HSAs and Tax Filings

HSAs provide a tax-advantaged financial tool for reducing out-of-pocket healthcare expenses and retirement savings. However, because the funds contributed to your account are pre-tax, you must account for them on your tax returns. If you’re filing HSA tax information for the first time, you may have questions about the 1099-SA form and where you get it. You may also have questions about Form 8889 and Form 5498. Here is the information you’re looking for.

HSA Tax Forms and Filing Your Taxes

IRS Requirements

Let’s start with the basics. If you have an HSA, you must include information from two IRS forms – Form 1099-SA and Form 8889 – on your 1040 tax form.

Form 1099-SA reports the total distributions (withdrawals) from your HSA account during the taxable year. Form 8889 reports all contributions made to your account. Your employer or account custodian will provide the information needed to complete these forms. Some of this information will also be on your W-2.

You should also receive Form 5498-SA from your employer or account custodian. Form 5498-SA reports contributions made to your HSA for informational purposes only.

IRS Form 1099-SA

When you withdraw funds from your HSA, referred to as “taking a distribution,” the IRS requires the company that administers your account to report it. The company will send you Form 1099-SA, which provides a list of all HSA distributions made during the year, including those you make to yourself and any you paid directly to a healthcare provider.

Form 1099-SA is brief, and if you file taxes online or by using tax software, you may have the option to import the information directly into your 1040 file. Otherwise, you will manually enter the data. Instructions for Form 1099-SA are on the IRS website. If you file your taxes by mail, attach a copy of the form with your returns.

If Box 3 of your Form 1099-SA indicates a No. 5 distribution, that indicates you used some HSA funds for non-eligible purchases. Any amount spent for a purchase that is not HSA-eligible is considered both taxable income and an early withdrawal, making it subject to a 20% penalty on top of the usual income tax.

The amount in Box 3 on your 1099-SA will appear as “other income” on your 1040 tax form. If you use software to file your taxes, it should populate the forms automatically. The Box 3 amount also needs to be listed in Box 15 on your Form 8889 return.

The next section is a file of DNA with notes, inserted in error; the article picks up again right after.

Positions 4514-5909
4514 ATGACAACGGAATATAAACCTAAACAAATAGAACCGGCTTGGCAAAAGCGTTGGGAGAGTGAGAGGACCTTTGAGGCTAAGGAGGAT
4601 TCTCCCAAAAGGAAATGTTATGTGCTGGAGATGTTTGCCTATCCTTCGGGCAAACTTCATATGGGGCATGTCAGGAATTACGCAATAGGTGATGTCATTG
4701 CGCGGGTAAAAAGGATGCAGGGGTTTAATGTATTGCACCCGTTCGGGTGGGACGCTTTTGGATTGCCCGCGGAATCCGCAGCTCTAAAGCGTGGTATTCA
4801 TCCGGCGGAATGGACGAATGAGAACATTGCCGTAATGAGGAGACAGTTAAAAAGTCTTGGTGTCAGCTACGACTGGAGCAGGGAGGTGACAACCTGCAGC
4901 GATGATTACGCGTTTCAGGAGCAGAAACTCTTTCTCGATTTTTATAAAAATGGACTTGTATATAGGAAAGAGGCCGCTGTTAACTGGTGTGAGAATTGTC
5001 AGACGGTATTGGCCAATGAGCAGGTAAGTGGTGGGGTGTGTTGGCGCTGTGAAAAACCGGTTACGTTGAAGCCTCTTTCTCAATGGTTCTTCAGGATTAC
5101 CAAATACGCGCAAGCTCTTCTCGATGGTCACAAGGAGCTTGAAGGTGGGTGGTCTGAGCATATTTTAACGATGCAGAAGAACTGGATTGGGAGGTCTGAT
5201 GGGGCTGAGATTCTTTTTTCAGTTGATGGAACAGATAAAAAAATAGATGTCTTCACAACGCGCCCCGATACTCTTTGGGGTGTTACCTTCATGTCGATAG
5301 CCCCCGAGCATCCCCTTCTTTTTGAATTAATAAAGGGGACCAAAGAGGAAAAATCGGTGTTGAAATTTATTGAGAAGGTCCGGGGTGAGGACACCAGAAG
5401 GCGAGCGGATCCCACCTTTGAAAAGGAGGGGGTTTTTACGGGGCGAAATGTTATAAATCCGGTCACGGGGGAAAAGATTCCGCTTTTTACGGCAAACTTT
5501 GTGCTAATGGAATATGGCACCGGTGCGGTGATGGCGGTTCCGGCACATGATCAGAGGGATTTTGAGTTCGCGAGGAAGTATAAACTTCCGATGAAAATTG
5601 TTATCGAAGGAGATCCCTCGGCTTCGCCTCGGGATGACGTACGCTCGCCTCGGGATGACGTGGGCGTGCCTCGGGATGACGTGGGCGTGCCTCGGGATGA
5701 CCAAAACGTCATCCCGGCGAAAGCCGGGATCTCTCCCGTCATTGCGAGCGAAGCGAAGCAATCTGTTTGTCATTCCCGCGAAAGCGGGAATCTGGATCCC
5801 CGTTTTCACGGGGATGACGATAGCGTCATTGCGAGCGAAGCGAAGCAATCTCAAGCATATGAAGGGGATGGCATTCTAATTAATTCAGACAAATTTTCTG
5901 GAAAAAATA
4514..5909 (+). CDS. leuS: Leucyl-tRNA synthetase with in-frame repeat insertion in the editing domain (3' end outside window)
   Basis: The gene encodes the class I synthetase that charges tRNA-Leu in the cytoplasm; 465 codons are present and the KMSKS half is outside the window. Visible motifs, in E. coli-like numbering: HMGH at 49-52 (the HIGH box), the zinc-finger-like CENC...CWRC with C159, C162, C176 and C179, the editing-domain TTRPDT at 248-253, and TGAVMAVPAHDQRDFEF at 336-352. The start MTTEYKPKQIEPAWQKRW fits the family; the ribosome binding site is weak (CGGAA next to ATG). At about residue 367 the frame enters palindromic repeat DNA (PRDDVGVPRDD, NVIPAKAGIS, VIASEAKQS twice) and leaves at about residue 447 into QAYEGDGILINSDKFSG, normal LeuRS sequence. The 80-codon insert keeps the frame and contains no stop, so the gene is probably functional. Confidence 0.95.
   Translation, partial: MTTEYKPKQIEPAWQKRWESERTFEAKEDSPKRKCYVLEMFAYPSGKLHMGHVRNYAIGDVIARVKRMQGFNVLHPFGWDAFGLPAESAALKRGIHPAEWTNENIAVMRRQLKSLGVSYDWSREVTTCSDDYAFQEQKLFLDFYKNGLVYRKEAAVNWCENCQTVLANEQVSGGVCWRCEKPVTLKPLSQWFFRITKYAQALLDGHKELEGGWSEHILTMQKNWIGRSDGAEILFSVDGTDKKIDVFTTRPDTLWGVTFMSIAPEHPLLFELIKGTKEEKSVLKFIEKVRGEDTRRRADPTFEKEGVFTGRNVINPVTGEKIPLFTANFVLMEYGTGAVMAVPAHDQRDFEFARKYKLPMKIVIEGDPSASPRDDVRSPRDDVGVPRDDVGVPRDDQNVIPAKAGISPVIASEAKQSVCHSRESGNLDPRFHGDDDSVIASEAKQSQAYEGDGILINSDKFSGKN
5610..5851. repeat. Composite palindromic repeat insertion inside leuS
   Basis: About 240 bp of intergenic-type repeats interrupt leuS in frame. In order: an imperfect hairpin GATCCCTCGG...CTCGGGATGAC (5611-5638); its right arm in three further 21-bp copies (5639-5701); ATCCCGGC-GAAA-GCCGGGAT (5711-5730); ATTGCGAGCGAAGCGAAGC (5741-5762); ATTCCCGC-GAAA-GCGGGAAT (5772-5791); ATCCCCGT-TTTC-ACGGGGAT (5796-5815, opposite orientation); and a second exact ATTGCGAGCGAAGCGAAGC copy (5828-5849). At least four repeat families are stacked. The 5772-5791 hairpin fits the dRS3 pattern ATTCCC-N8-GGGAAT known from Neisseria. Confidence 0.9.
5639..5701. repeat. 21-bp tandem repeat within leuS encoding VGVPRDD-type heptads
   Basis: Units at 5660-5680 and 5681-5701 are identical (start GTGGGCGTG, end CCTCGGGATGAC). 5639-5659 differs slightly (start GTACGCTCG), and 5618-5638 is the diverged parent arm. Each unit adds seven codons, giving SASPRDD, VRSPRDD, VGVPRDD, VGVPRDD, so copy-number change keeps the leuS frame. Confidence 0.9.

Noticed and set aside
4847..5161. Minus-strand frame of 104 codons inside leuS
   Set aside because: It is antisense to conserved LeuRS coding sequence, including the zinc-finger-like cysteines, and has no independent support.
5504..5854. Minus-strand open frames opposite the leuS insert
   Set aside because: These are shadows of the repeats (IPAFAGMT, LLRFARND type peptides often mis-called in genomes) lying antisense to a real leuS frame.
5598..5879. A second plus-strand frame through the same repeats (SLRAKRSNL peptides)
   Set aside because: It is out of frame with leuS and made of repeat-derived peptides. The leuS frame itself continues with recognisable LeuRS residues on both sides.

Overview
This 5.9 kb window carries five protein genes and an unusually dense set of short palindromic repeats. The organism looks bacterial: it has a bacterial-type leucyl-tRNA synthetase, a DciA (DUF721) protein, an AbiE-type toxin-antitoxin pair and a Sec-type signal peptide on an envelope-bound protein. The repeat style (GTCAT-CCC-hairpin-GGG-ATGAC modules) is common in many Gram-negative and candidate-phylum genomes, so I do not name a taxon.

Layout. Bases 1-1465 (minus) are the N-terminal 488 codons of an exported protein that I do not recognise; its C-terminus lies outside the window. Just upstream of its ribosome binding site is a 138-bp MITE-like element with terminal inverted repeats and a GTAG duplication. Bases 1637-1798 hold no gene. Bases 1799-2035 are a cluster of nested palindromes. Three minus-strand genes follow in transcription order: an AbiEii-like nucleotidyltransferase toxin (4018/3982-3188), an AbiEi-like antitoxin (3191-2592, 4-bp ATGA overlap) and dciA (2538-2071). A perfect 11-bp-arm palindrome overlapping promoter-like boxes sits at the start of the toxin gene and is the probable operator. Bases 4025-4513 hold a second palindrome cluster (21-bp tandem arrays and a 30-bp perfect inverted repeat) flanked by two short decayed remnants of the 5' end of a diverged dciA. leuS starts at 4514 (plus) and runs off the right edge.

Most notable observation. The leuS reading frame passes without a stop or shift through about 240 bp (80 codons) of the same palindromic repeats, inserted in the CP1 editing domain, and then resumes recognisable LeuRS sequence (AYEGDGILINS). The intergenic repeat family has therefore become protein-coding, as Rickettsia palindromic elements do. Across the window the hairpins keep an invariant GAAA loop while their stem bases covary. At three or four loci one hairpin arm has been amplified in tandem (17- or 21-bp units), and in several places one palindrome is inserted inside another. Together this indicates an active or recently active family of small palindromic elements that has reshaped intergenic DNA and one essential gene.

Download IRS instructions for Form 1099-SA.

IRS Form 8889

This add-on form to your 1040 tax return reports all contributions and distributions (withdrawals) associated with your HSA during the taxable year. Use this form if:

  • You or anyone else made contributions to your HSA
  • You made distributions (withdrawals) from your HSA
  • You acquired interest in an HSA due to the death of the account beneficiary

Form 8889 helps you:

  • Report all HSA contributions, including yours and those made by your employer or anyone else
  • Calculate your HSA deduction
  • Report distributions (withdrawals) from HSAs
  • Calculate any amounts you must include in your income for tax purposes
  • Identify any additional taxes you may owe

For more information, download Form 8889 instructions from the IRS website. Be sure to avoid these two common mistakes:

  • Contributions – Line 2 contains the amount you contribute directly to your HSA. It’s only for contributions that DO NOT come from PRE-TAX payroll deductions. Line 9 should be the total contributions that were taken directly out of your paycheck.
  • Annual Limit – Line 3 should contain your annual individual or family contribution limit. This may not be the IRS-approved annual maximum limit. Remember, you are only able to contribute while you are covered by an HSA-eligible health plan (HDHP). If you lost that coverage for part of the year, you are not eligible to contribute the standard annual maximum, only a pro-rated amount.

IRS Form 5498

This document is for information purposes only, but you should keep it with your tax return records. You do not need to enter the information on your tax forms. However, having it handy when completing Form 8889 can be helpful.